Dr. Gilad is enthusiastic about promoting research collaboration between MSU scholars, Israeli scholars and Israeli institutions, participating in and expanding study abroad opportunities in Israel, and joining our intellectual community.
CAMPUS ADDRESS: 2314 Bioengineering Facility
Steven J. Gold
is professor and graduate program director in the Department of Sociology at Michigan State University. His scholarly interests include international migration, ethnic economies, ethnic community development, qualitative field methods and visual sociology. Gold is the author, co-author or co-editor of nine books including The Israeli Diaspora (Routledge/University of Washington Press 2002) which won the Thomas and Znaniecki Award from the American Sociological Associations’ International Migration Section for the best book on international migration in 2003. The chair of 22 PhD dissertations and author of over 100 journal articles and book chapters, Gold received the Charles Horton Cooley Award for Distinguished Scholarship in Sociology from the Michigan Sociology Association in 2007 and the Distinguished Career Award from the American Sociological Association, International Migration, Section in 2019.
CAMPUS ADDRESS: 316 Berkey Hall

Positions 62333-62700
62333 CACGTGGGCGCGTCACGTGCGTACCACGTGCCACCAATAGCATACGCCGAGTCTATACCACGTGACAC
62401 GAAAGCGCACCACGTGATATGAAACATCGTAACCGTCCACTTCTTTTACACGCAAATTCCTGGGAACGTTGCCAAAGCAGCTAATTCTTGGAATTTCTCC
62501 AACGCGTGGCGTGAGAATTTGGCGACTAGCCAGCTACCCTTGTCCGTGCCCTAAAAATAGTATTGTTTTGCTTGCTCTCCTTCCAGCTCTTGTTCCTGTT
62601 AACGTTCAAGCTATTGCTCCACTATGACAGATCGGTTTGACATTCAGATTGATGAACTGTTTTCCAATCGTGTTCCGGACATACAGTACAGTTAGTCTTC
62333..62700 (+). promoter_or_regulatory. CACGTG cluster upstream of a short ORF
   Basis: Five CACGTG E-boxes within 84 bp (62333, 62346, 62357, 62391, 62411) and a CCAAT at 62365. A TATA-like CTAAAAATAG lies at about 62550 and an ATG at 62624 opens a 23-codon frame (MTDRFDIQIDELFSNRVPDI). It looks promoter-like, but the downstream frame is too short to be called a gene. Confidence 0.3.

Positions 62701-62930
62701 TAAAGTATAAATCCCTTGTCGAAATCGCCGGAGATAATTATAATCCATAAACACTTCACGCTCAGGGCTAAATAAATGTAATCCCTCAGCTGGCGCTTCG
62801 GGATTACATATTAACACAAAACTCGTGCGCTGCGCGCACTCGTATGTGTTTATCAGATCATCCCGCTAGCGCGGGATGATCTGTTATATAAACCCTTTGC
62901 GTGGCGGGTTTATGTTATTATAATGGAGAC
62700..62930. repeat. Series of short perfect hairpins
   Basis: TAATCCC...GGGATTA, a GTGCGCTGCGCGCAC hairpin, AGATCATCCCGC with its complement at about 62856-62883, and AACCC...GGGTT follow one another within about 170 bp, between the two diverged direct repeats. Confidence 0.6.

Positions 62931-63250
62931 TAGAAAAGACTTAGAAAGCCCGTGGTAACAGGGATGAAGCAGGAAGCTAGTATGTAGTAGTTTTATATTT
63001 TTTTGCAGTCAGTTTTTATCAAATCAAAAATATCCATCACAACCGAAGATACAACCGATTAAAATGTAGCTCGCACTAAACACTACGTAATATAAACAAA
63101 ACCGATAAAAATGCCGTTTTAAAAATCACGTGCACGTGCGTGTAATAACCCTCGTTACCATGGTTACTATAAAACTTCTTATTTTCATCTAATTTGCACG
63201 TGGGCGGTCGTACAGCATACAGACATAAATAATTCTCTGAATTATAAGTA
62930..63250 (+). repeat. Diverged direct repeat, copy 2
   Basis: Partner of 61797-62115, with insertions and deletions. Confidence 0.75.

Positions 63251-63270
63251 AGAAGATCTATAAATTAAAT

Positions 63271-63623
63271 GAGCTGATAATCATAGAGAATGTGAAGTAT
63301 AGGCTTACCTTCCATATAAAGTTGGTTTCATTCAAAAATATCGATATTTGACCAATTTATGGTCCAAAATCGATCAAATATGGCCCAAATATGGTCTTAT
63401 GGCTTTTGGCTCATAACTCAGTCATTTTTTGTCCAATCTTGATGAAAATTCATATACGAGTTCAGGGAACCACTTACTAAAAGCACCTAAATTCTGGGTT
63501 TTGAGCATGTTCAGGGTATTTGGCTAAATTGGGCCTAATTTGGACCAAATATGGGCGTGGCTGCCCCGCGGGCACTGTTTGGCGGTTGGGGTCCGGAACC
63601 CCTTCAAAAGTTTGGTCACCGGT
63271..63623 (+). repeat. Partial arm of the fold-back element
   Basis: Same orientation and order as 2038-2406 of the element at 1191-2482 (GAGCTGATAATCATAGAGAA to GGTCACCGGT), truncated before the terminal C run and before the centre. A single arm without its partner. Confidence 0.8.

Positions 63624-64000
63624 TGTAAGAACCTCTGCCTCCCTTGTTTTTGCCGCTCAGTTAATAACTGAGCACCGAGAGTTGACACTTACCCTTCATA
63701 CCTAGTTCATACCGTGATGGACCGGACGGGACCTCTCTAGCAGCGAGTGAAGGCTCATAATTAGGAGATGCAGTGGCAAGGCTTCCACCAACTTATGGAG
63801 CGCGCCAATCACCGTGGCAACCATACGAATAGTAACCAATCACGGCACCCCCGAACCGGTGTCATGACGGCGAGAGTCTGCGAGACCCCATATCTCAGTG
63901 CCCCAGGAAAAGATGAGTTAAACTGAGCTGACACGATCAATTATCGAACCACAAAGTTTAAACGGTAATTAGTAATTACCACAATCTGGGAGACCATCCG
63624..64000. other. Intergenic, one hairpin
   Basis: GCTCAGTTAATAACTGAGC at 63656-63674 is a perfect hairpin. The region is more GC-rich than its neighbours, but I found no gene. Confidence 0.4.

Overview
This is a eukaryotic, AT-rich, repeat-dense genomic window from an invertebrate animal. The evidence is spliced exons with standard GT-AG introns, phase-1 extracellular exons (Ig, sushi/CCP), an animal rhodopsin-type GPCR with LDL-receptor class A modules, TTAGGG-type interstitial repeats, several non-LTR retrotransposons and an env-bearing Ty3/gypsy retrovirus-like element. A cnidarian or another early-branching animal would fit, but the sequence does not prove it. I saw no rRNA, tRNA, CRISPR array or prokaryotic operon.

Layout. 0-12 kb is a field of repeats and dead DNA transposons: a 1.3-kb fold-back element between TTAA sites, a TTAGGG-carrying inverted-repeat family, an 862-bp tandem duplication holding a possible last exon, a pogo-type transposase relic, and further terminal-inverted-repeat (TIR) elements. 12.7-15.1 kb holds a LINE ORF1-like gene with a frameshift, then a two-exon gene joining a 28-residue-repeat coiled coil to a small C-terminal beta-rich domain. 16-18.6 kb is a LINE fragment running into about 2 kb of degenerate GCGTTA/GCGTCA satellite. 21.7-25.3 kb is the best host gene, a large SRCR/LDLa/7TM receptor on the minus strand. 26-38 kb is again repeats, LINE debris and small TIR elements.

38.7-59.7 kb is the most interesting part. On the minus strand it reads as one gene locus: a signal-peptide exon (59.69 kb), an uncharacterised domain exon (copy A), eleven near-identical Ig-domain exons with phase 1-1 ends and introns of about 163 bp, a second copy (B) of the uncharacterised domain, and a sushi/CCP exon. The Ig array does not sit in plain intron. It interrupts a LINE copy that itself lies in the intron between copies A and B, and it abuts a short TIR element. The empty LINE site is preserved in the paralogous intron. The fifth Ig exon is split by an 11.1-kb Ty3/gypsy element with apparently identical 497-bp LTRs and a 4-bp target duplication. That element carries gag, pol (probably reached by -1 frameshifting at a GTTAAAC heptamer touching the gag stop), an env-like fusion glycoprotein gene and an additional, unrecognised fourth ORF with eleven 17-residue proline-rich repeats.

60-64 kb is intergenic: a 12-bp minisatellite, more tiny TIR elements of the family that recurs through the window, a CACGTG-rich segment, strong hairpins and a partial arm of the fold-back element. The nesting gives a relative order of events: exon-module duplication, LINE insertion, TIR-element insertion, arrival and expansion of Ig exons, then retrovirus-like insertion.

Professor Matthew Handelman is Assistant Professor of German and affiliated faculty in the Jewish Studies Program at MSU. His research interests include German-Jewish literature and philosophy in the early twentieth century, the intersections of science, mathematics and culture in German-speaking countries, as well as the digital humanities and the history of technology. Matthew has published on these topics in international journals such The Leo Baeck Yearbook and the Journal of the Society for European-Jewish Literary Studies. Currently, he is working on two major projects. The first is a book manuscript that examines the philosophical and aesthetic application of mathematical thinking in the writings of Franz Rosenzweig and Siegfried Kracauer. The second is a collaborative digital project with scholars in Israel and Germany – together they are working to design and build a social edition of Franz Rosenzweig’s Star of Redemption.
Matthew received his Ph.D. from the University of Pennsylvania with a concentration in German literature and culture from the Middle Ages to the present. During his graduate work, he was a fellow of the Leo Baeck Institute Programm, the DAAD, and the Deutsches Literaturarchiv, Marbach am Neckar. He received his B.A. from Hamilton College with a dual major in mathematics and German literature.